The same can be true for horses whose owners insist on dominating them and give them no opportunity to respond without fear of reprisal. Eventually they just stop trying. The unlucky ones are subject to more aggressive riding tactics: they get poked with bigger and bigger spurs until they either give up and get chronically ill or lame or they blow up and become labeled dangerous rogues. The lucky ones find their way to owners who at least prize their lack of responsiveness. You’ll see them marching head-to-tail on dude strings, packing small children at horse shows and dutifully circling the ring with bouncing beginners at riding schools. These shut-down horses can be the good, patient saints of the horse world, but at what cost to them? Is there a way to create these paragons or tame the rogues without stripping away their personalities, without employing dominance techniques that cause them to retreat? I’m sure there is.

I had a marvelous Welsh gelding when I was starting out in 4-H, a horse who had pretty much been everywhere and done everything. He was handed down to me by a family whose five children had learned from him; he was the horse we graduated to after the really quiet, mellow smaller pony who was his teaching partner. Dandy had won hundreds of ribbons in the show ring, was a great mount on a cattle drive, became a fancy driving horse for special events, and could outrun all the horses in the county pole-bending at a gymkhana. He had impeccable ground manners – no biting, kicking, pulling back – and really took good care of all the kids who rode him.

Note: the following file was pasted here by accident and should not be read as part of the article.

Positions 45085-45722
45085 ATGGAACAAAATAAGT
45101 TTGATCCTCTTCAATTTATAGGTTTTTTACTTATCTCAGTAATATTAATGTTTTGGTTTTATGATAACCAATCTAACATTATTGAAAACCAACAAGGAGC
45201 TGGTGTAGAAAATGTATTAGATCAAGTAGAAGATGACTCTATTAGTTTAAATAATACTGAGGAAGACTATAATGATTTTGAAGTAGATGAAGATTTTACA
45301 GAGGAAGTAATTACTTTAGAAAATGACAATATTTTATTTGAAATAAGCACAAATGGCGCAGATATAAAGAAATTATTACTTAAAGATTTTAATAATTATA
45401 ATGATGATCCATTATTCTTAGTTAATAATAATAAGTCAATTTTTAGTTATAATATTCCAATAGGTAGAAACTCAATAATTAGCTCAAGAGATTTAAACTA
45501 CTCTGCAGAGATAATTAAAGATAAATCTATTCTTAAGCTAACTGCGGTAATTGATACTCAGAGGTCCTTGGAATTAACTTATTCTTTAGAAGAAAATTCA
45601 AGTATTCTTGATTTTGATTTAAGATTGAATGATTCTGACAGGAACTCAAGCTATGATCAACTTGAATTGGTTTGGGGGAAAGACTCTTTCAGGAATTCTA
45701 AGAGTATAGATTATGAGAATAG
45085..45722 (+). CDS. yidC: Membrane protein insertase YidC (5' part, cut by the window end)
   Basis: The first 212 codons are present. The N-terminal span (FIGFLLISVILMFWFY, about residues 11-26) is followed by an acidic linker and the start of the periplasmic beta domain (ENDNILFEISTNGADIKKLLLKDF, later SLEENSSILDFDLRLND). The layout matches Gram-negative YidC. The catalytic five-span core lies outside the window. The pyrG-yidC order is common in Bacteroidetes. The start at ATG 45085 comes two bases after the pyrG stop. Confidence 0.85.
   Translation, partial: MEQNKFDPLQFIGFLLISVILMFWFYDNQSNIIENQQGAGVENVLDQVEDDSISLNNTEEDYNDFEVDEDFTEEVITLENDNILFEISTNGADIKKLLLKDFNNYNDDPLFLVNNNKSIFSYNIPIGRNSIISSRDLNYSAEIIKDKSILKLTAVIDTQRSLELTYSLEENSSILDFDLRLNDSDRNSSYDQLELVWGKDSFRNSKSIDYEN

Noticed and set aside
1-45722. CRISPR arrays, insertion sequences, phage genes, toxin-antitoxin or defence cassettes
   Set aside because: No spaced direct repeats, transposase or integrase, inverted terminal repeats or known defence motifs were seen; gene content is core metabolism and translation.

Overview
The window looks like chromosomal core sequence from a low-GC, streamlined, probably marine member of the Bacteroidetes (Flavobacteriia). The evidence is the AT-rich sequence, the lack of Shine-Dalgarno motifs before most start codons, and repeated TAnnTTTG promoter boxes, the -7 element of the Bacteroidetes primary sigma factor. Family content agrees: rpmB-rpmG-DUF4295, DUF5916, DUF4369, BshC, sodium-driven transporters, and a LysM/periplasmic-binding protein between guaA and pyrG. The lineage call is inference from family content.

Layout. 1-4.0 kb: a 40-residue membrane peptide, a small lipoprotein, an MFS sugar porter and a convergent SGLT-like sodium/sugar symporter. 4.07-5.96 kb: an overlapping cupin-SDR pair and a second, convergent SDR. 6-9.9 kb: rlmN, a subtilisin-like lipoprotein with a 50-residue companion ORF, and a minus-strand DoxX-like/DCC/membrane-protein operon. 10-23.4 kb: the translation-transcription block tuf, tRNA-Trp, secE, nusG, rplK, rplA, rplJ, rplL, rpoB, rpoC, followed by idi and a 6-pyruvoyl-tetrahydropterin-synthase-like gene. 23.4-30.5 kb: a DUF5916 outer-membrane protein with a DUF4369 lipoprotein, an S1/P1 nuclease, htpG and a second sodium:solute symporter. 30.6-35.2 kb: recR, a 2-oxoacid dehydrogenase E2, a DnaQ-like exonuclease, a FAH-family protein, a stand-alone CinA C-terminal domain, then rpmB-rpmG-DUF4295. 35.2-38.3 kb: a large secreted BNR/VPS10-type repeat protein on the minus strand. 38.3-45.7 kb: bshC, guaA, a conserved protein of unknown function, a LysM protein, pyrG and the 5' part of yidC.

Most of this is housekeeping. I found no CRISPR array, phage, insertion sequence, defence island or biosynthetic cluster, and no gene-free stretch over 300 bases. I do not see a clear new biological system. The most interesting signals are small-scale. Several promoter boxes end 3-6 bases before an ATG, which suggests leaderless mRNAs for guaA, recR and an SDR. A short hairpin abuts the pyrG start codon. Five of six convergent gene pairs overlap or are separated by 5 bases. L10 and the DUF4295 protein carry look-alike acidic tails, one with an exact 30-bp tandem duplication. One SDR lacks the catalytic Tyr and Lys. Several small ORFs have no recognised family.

Yet, in no way was he shut down. He was a very engaging individual, with definite ideas about his job and the type of relationship he required with his rider. He commanded the respect of all the kids, teaching us that the crude direct-reining method we’d used on the smaller pony was not acceptable to him and we would have to learn to neck-rein properly to gain his cooperation. He’d unflinchingly let us ride sideways and backward and double, triple, quadruple, but don’t even think about getting on with a pair of spurs. We’d be eating dirt, gently but very firmly bucked off; then he’d stand waiting patiently while we picked ourselves up, removed the offending spurs, and remounted to resume our ride. In his role as teacher, he was sometimes the boss.

Dandy’s original owners told me once that he had been a real challenge to start. He was smart and confident and opinionated; yet, whomever worked with him as a youngster managed to create a truly generous working partner without driving him to either shut down or rebel. This horse required agreement; he was unlikely to have succeeded with a rider who only understood acquiescence. And a total of seven children learned important lessons about horses and life because this horse came to us a willing working partner. Thanks to that early relationship with a wonderfully liberated pony, I know partnership is possible. Stacey Kollman



© 2011 Desert Horse Services/Stacey Kollman